No. I found a better spot where I could walk through. My plan is to follow the road back atop the reinforced riverbank.
I got a good shot of the skyline of central Phoenix. The city core is only about 2 to 3 miles away.
This is an access path through a sand and gravel company’s private property. There is no one around to ask me what I’m doing here on Sunday morning.
Walking eastward now, I am cut off from the river by this chainlink fence. It looks flat, but that is a 60 degree slope down to the riverbed, and not much room to walk on the other side of the fence. No cliff-walking for me on this trip.
A glance back at the 19th Ave. bridge. I was down there just a little while ago.
There is a long hot dry road in front of me, but it’s better than trying to walk along the stony riverbottom.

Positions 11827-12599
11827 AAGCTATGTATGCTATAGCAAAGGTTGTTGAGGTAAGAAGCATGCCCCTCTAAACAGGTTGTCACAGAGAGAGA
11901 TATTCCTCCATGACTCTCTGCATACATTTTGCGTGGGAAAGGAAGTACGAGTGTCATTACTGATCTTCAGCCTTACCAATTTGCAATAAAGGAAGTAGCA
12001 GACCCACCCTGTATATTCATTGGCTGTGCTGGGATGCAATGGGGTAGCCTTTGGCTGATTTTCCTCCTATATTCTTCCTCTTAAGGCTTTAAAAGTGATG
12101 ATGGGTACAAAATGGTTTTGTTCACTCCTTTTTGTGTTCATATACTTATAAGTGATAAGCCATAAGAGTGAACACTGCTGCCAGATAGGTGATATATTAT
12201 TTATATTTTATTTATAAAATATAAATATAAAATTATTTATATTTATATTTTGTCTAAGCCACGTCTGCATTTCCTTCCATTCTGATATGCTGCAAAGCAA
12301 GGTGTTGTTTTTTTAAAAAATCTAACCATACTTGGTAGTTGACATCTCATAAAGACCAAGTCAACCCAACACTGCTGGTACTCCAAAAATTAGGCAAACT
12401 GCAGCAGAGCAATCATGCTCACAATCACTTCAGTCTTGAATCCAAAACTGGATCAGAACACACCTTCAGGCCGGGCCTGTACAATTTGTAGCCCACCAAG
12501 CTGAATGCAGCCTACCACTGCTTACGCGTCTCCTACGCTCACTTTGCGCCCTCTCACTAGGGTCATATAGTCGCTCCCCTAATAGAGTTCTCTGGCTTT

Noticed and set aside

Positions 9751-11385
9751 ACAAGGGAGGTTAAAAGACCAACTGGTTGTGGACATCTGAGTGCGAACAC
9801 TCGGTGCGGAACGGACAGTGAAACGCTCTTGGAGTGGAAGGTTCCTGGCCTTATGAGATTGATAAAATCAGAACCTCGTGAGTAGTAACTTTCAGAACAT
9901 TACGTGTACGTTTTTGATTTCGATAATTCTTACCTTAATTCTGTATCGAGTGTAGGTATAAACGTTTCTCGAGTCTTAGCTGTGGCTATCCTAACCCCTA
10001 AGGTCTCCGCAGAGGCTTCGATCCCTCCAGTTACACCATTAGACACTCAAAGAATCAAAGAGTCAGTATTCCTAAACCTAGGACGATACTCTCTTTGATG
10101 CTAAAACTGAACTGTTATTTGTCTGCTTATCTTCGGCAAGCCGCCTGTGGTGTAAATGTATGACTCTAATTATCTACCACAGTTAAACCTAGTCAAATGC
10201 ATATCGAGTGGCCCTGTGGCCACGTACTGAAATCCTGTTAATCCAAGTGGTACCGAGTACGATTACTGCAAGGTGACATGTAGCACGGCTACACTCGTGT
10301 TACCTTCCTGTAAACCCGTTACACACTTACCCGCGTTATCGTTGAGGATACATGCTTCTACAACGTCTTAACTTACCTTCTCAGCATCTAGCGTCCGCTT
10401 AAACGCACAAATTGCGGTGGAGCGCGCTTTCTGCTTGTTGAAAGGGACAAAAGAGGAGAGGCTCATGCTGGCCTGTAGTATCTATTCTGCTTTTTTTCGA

I made this walk hoping to see some wildlife, and not in a zoo. All I saw were birds, bunnies, and bugs–a couple of rabbits at the very beginning of my walk, but hundreds of these birds along the trail.
Birds on a fence. Mostly the birds flew away before I could photograph them, but this fraction of the flock let me get close enough to catch them on film.
More birds. I believe these are desert doves, related to pigeons, but not as annoying.
I can see the greenery again. This is an island, and on that island lives some really large white bird. I saw it fly on the trip out, but couldn’t tell wht it was–perhaps a swan or an egret. I think that little white spot on the right middle edge of the photo is the bird.
No reason to take this picture. I just love looking at green.